The following integer ranges are where UTF8ToUnicodeInteger() and UnicodeIntegerToUTF8() are NOT inverse functions of each other under Mono. Converting these integers to utf8 and back to integer may likely result in the integer 63 (the Unicode codepoint for "?"), no longer guaranteeing uniqueness:

  • [55296..57343] (2048 values). This corresponds to the surrogate area U+D800-U+DFFF, which is a reserved range because it's used by UTF-16 to represent the code points above U+FFFF.
  • [65534] U+FFFE is in fact THE intentionally "INVALID CHARACTER" Unicode code point. It is invalid by design.
  • [1114112 and above] can't be encoded because the Unicode range stops at U+10FFFF.

Standard

This version of UnicodeIntegerToUTF8 complies to the latest standard. LSO on the other hand complies to an earlier standard. The newer standard includes only a subset of the older standard. The extended range of the old standard went unused so this incompleteness is moot.

string UnicodeIntegerToUTF8(integer input)//Mono Safe, LSLEditor Safe, LSO Incomplete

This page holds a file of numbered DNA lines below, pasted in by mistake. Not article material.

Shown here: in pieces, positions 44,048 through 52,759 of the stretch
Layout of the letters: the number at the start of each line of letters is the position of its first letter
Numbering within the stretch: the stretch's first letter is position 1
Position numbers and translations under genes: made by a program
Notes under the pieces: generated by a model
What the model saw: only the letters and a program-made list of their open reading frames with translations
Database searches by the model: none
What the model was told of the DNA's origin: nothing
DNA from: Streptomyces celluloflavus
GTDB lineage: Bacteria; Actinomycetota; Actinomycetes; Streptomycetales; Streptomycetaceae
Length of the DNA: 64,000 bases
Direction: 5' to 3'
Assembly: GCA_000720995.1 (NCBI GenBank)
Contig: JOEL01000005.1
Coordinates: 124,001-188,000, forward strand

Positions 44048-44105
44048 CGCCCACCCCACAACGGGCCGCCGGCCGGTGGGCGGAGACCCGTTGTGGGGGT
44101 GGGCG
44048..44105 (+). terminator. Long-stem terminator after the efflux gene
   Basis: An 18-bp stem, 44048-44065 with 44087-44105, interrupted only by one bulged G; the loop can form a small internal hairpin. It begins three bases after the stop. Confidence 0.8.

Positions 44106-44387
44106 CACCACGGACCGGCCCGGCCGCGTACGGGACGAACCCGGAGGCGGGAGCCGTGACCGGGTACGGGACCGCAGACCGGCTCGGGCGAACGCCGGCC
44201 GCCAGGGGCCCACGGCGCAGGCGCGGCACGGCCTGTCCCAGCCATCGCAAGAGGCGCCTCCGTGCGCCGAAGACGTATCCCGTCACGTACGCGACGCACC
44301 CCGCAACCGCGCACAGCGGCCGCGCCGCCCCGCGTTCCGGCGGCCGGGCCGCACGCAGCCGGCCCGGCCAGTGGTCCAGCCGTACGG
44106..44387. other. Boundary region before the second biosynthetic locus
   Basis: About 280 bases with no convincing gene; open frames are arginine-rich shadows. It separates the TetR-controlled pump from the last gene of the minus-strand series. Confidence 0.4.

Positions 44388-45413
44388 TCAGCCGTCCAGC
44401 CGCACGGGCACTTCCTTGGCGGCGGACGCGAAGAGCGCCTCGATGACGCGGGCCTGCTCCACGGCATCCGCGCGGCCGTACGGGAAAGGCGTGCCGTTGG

{//LSO allows for the older UTF-8 range, this function only supports the new UTF-16 range.
    if(input > 0)
    {
        if(input <= 0x7FF)
        {//instead of a flat if else chain, this redistributes the fork load so that only the 4 byte characters result in 3 forks, all the other paths are 2 forks.
            if(input <= 0x7F){
                input = input << 24;
                jump quick_return;//saves us from the implicit double jump that using an else would cause.
            }
            input = 0xC0800000 | ((input << 18) & 0x1F000000) | ((input << 16) & 0x3F0000);
        }
        else if(input <= 0xFFFF)
            input = 0xE0808000 | ((input << 12) & 0x0F000000) | ((input << 10) & 0x3F0000) | ((input << 8) & 0x3F00);